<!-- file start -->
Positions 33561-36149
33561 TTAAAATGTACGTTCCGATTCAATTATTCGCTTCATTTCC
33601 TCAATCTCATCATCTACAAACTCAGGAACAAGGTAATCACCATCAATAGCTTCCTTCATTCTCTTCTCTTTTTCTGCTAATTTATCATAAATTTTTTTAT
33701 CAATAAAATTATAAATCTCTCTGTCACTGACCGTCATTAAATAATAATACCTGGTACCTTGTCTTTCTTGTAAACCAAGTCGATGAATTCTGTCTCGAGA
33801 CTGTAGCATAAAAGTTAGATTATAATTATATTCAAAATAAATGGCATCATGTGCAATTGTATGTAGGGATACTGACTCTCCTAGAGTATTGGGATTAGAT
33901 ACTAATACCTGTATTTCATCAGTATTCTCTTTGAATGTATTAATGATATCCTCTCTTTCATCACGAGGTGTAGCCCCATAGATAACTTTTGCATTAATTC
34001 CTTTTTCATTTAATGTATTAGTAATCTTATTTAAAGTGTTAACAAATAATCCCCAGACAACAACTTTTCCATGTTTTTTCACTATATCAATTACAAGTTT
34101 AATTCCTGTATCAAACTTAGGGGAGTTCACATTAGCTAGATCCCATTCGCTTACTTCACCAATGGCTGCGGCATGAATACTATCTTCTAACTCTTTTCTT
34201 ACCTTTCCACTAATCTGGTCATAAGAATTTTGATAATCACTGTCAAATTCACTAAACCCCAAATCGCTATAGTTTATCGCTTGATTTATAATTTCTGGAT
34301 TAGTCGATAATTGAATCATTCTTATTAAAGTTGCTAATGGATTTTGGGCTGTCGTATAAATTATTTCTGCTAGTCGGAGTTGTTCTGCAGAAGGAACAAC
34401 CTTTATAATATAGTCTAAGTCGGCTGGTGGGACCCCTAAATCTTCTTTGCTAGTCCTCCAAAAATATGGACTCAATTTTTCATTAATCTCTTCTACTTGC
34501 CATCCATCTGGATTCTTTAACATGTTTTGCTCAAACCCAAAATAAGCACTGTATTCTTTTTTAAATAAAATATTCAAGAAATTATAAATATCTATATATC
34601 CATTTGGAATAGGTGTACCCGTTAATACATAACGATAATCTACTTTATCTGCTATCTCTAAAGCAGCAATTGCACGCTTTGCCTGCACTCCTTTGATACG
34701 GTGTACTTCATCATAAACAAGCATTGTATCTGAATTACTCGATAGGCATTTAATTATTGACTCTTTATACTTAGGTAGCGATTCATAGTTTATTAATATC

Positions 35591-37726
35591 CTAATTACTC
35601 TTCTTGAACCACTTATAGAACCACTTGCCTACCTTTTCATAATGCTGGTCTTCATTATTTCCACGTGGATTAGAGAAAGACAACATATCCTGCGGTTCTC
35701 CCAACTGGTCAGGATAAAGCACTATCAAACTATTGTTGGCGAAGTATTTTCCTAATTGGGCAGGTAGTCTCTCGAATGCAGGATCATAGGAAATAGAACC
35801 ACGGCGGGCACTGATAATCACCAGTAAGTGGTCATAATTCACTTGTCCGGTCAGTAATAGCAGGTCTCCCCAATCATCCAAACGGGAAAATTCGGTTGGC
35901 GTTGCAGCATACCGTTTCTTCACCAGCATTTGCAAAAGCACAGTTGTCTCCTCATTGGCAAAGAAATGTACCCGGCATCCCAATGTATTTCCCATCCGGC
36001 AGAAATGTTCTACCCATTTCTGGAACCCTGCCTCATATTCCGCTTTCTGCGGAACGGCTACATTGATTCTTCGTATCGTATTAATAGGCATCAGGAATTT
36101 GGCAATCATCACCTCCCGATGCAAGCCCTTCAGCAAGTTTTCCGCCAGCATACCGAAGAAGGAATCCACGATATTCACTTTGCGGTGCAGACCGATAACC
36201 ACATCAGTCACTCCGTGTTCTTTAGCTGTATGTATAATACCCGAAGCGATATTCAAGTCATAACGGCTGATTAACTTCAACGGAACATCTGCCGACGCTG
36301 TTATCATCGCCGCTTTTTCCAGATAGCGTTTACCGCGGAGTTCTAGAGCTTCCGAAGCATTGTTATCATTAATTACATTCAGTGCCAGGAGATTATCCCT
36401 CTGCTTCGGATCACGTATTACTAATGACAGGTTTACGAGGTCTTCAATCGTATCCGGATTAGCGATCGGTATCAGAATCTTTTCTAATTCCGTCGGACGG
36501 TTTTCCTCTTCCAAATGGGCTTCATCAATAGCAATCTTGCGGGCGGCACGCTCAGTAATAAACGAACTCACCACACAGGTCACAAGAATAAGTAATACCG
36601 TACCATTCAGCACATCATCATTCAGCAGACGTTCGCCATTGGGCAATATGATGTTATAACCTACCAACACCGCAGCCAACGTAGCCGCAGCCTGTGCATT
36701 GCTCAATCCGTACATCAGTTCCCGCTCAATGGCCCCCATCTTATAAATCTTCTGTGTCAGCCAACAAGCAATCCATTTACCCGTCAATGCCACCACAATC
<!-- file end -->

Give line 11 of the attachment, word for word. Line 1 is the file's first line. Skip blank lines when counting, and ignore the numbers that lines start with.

34401 CTTTATAATATAGTCTAAGTCGGCTGGTGGGACCCCTAAATCTTCTTTGCTAGTCCTCCAAAAATATGGACTCAATTTTTCATTAATCTCTTCTACTTGC